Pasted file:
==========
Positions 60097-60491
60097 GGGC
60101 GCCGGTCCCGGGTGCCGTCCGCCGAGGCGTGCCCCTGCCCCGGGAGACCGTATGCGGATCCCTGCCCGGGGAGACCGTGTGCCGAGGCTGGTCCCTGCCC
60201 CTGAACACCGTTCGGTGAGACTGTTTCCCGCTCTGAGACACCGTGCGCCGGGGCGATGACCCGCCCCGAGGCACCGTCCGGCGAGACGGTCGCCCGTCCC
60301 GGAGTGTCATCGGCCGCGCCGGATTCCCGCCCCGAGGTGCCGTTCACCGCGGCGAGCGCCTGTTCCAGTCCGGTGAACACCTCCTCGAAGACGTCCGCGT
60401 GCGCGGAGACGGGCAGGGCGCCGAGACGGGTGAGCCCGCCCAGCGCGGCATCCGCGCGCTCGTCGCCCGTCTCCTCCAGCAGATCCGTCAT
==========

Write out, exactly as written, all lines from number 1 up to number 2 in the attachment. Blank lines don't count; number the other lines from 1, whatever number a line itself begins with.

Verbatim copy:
Positions 60097-60491
60097 GGGC